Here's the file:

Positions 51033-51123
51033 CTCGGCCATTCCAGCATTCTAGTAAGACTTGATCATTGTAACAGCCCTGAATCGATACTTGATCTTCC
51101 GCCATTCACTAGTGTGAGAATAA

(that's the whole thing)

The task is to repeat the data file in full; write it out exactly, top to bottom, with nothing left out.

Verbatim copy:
Positions 51033-51123
51033 CTCGGCCATTCCAGCATTCTAGTAAGACTTGATCATTGTAACAGCCCTGAATCGATACTTGATCTTCC
51101 GCCATTCACTAGTGTGAGAATAA